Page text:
The four workers dressed in long, gray jackets stood quietly next to the light brown wooden casket after the short procession.
“It gives us great pain to let her go,” the pastor said. “We give her back to you, ashes to ashes, dust to dust.”
The mourners sat together under a large tent with the casket above the grass — a familiar graveside scene. But as the family and friends of Patricia Coates Smith rose for one last prayer, her casket wasn’t lowered to the ground, but instead slid delicately into a crematory.
This ceremonial cremation service is something Joseph H. Brown III began offering at his West Baltimore funeral home this summer, as more and more families turn to cremation over traditional burials.
Right after Brown added a crematorium in 2009, he said, there were only two or three cremations each year. Now he does several hundred.
Nationally, cremation has overtaken burials for the past four years, but Maryland has lagged slightly behind, according to data from the National Funeral Directors Association. In 2020, the association predicts cremation will become the most popular option in Maryland for the first time, at 50%. And it’s projected to keep rising.
National experts and local funeral home owners say people are moving away from traditional burials for both financial and spiritual reasons.
Jack Mitchell, secretary of the funeral directors association, said a traditional burial can cost more than $10,000, while cremation typically runs about $1,000. And cremation, he said, is becoming more popular as religious beliefs wane.
“There were times where people did want to do the traditional funeral because that’s what religion said, but now it’s less of a driving factor,” Mitchell said. “People are thinking a little more about it than just going along with what was traditionally done.”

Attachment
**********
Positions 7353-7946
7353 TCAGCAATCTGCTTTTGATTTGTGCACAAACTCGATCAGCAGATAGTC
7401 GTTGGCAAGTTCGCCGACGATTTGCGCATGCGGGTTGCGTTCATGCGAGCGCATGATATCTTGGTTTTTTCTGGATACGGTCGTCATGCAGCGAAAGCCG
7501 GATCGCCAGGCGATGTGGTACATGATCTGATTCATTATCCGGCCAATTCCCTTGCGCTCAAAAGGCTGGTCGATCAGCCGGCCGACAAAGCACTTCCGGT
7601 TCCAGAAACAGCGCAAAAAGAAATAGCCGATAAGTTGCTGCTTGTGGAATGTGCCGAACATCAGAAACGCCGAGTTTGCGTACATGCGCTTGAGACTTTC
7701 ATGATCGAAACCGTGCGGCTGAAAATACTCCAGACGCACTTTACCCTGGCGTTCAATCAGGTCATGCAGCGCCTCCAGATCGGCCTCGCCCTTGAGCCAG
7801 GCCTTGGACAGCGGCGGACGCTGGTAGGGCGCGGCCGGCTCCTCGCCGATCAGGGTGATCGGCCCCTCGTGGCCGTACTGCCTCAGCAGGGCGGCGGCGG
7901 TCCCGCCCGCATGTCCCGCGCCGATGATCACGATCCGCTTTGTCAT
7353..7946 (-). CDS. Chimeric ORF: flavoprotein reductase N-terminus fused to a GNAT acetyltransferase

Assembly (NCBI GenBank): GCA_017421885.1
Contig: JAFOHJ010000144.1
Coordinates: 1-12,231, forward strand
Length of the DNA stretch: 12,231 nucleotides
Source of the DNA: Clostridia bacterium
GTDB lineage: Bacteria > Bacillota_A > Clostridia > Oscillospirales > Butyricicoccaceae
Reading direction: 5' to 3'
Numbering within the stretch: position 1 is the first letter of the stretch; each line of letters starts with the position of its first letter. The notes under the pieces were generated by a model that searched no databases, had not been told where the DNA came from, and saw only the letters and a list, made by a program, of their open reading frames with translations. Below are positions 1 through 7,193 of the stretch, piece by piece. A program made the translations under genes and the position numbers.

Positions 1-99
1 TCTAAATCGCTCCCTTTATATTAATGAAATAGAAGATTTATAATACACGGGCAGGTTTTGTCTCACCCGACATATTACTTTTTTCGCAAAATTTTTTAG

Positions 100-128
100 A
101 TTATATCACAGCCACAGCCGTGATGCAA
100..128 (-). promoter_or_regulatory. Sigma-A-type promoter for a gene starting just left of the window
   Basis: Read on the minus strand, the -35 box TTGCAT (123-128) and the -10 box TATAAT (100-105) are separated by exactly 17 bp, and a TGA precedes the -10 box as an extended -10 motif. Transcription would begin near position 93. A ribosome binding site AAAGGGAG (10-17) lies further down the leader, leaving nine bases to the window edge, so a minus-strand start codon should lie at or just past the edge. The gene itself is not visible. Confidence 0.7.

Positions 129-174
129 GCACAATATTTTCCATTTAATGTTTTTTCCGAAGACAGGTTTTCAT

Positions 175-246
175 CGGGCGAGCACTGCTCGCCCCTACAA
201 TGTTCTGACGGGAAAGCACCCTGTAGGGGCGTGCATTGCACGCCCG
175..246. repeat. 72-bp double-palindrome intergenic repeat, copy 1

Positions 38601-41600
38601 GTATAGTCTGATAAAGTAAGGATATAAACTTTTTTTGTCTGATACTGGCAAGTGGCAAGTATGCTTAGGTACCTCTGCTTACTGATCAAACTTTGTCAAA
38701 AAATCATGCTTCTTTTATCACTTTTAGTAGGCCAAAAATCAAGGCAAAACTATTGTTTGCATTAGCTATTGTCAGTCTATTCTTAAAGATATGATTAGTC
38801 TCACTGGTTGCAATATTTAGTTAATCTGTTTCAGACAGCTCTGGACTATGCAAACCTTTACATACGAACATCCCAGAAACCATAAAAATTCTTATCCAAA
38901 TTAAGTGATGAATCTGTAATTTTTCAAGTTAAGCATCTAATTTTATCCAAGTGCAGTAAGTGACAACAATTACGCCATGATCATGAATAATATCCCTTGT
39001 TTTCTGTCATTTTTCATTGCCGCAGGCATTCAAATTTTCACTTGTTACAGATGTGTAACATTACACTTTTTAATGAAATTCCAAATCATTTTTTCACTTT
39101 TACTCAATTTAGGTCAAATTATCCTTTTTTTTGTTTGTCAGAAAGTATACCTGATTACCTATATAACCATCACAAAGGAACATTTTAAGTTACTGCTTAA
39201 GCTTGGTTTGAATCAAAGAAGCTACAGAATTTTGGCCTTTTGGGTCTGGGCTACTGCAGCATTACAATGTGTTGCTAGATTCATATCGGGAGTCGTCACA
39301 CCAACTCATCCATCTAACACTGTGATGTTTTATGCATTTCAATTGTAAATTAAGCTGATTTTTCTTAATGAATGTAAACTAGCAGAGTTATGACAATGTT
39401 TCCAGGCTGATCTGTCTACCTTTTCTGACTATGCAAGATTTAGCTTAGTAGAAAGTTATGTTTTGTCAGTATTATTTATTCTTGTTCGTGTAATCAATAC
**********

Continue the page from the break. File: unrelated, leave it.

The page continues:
Brown, a fourth-generation mortician, met resistance to his cremation services at first. Nestled in a majority black community with deep religious roots, he heard time and time again: “Burn the trash, bury the dead.” He never thought cremation would become the focus of his business.
“I now hear all the time from customers, ‘I don’t want all that money in the ground,’” Brown said.
To help counter remaining resistance, funeral home directors are beginning to focus on making cremation more meaningful for families who choose that route.
Some people wonder where their loved ones are taken to be cremated, Brown said. Having an onsite crematorium provides assurance for families and eases concerns about ashes being mixed up, he said.
When the deceased is brought to the funeral home, they’re cremated that day and the ashes can be picked up the next in whatever urn was selected. Some may choose a pink glass heart while others might opt for a more traditional colored vase shape or an engraved wooden box.
Keona Harris, a licensed mortician at her family’s Chatman-Harris Funeral Homes in Northwest and Northeast Baltimore, said about 70% of the home’s customers still choose a traditional burial. But, Harris said, they have seen an uptick in cremations.
To better serve customers, Chatman-Harris opened a separate West Baltimore location, Serenity Funeral and Cremation, that specializes in the practice.
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Instead of a room filled with caskets, people can view various urns and other memorial merchandise such as necklaces in which ashes can be placed. They also have rooms for services since most of their customers still opt for one before cremation.
“We’re giving people another option because cremation is different and requires different services,” Harris said. “And now we’re able to help a lot of families.”
Serving mourners’ emotional needs is ultimately what prompted Brown to start offering ceremonial cremations, his latest initiative to get ahead of the industry.
The cement slab where the ceremonial plaza sits is purposefully flanked by a green wall. Brown said it’s a calming color. And the inside of the crematorium, where two 15-ton cremation machines sit, is rigged with stage lighting that can be set to any hue.
The equipment workers need to wear around the 1,650 degree crematories is tucked away for no one to see. So is the part of the machine where flames are visible. Brown said it’s all done with the intent of making death easier.
“Losing a loved one is one of the most traumatic things someone can experience,” Brown said. “So we asked, how do we take the cemetery experience and tailor that for the cremation family and make it a sacred service?”
After less than six months, Brown said he already has conducted 20 ceremonial cremations. And each and every one, he said, is a “theatrical,” sacred experience from the funeral procession to the curtain slowly coming down, obstructing the view of the crematory and signifying the end of service and life.